The health service relies on trained doctors and nurses coming from overseas. Now, a crisis is looming
As we face Brexit negotiations with curtailed and controlled immigration as a key objective, it is worth reflecting on what capping migration—from the EU or from elsewhere—would mean for the NHS. This means not only thinking about immigration targets, but about the wider systems that govern who works in our NHS—and how we ensure that they are prepared for that work.
Health systems are highly dependent on being able to employ people with knowledge developed through experience and not only through classroom learning, and therefore not subject to the quick fix of more courses. In the past, the NHS had a planning function which oversaw the development pipeline for doctors, nurses and other health professionals which ensured that the supply more or less matched the demand—and that mitigating steps were taken if this was not going to be the case.
Two factors placed this system in jeopardy. First, the 2012 Health and Social Care Act turned a planned public service into a market, with the assumption being that competing providers, rather than central planners, would make sure they had the capability to operate successfully. Secondly, much of Whitehall was hollowed out in the name of austerity and “shrinking the state.” Those concerned with ensuring that there was a continuing flow of people with the right skills and experience were despatched to early retirement.
Gaps began to appear in the pipelines. Only five people were trained as district nurses in London in 2013/14, basic nurse training was reduced between 2010 and 2013. There were even cuts in medical training in 2012, on the grounds that we might have too many doctors.
Nurses from overseas
Meanwhile, new immigration laws introduced in 2011 meant migrants were required to earn a minimum income. This was set higher than the salary for a main grade qualified nurse, choking off migration from outside the European Economic Area (EEA).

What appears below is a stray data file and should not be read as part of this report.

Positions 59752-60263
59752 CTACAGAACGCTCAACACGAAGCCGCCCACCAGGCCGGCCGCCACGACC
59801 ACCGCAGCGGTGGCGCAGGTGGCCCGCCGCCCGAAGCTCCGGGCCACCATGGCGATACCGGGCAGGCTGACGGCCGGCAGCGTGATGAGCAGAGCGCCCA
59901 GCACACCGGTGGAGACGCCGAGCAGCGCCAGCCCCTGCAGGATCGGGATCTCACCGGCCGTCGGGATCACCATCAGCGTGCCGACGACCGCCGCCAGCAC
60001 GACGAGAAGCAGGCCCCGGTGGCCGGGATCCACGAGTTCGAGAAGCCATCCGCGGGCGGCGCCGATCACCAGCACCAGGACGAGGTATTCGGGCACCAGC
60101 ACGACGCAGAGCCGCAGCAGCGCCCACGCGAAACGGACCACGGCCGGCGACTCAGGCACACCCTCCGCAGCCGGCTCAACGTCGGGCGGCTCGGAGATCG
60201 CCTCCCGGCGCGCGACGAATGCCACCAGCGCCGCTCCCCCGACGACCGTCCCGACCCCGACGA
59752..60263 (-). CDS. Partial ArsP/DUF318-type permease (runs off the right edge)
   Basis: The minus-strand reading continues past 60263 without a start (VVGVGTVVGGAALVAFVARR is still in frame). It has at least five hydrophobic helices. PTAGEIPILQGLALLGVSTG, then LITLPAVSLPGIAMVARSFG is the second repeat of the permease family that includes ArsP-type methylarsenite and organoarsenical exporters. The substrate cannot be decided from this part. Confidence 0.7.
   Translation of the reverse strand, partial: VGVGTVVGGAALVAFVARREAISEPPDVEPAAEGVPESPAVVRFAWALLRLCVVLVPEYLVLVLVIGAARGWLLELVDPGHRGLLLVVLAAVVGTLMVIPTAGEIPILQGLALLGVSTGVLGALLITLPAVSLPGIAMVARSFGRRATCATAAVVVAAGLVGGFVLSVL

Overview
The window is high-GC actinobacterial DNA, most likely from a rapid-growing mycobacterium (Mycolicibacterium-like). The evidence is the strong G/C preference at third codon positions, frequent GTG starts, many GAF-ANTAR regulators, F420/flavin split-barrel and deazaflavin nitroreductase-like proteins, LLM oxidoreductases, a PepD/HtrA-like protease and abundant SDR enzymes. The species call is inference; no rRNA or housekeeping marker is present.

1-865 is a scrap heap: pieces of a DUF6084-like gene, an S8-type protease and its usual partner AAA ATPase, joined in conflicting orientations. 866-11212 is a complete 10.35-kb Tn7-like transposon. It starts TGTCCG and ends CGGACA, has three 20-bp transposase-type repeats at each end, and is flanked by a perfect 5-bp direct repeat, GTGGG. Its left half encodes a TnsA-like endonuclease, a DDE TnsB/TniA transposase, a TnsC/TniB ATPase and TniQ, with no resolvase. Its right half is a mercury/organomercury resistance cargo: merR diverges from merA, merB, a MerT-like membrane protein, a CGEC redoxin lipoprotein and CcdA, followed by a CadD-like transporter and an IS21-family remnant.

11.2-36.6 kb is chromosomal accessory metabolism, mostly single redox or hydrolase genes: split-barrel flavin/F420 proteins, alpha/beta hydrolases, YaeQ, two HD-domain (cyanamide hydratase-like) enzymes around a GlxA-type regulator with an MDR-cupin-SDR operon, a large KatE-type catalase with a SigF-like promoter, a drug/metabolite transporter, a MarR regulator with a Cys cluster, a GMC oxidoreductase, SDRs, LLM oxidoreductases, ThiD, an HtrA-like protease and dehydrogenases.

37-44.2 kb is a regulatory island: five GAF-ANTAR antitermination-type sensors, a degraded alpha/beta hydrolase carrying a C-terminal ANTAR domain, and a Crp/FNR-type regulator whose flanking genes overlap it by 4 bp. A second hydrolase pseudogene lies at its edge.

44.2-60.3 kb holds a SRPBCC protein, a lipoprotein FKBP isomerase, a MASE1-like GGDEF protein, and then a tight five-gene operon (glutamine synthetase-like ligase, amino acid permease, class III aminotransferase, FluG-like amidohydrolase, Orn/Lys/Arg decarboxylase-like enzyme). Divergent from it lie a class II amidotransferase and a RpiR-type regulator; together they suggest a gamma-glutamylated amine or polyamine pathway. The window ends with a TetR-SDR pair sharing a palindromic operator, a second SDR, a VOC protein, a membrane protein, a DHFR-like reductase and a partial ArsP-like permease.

This had a drastic effect. In 2001-02, there were just over 15,000 new entries on the Nursing and Midwifery Council (NMC) register by people not from the EEA. This fell to under 700 in 2014-5.
Fortunately for the NHS, the Eurozone crisis created a new supply of qualified doctors and nurses from Portugal, Italy, Greece and Spain—so for a while, the problem was solved. New registrations with the by people from within the EEA rose from the historic pattern of about 1500 per year to 7500 in 2014-15.
However, the latest figures from the NMC for 2016/17—the year of the referendum—shows a 96% drop.
A worrying staff shortage
Following the publication of the Francis Report on the Mid Staffs hospital disaster, it was announced that there would be a stated maximum number of patients per nurse—but in 2015, there were 30,818 full time, or full time equivalent, vacancies (an 8.9% vacancy rate). Health Education England hopes to reverse earlier cuts to nurse training in the coming years but it seems unlikely that without the incentives of nurse bursaries—just abolished—that this will be achievable.
Annual below-inflation pay rises affect all, and the fall in the value of the pound changes the incentives for overseas staff sending money home. The NHS is failing to hang on to the nurses it has and failing to attract others from elsewhere. Overall, a rumbling crisis in the nurse and midwifery workforce is becoming a perfect storm.
Call the doctor
The situation when it comes to doctors is not much more encouraging. It has always been the case that a large number of NHS doctors, especially in hospitals, have come from abroad. In 2014, more than 45,000 doctors working in the NHS—almost 30%—had received their primary medical qualification from a country outside the UK: 10,000 from an EEA country, and 35,000 from a country outside the EEA. The General Medical Council’s Specialist Register notes that consultant-level posts in surgery and ophthalmology are particularly reliant on EEA graduates.
Jeremy Hunt has promised 5000 more GPs by 2021, and the role of GPs is pivotal to achieving the spending reductions planned by the government.
Yet recent evidence about the unwillingness of junior hospital doctors who have completed their Foundation training to progress to Senior training—the route normally taken by about 75% of trainees, but this year down to 52%—tells its own story about the morale of junior doctors, but also indicates the plight the NHS will be in if the supply of overseas doctors is turned off.
The challenge ahead
Law firm Baker McKenzie’s recent survey of highly skilled workers from the EU demonstrates that large numbers are planning to leave the UK even before the final deal is struck on Brexit—across a wide range of professions. The psychological contract has been broken and these workers now feel unwelcome. The research concludes that employers should reinforce the extent to which these workers are valued, reassuring them of our continued need for them.
We can only hope that senior NHS managers will give at least some of their attention to the important task of finding, and keeping, the workforce that is so crucial to the future of the NHS—and to us all.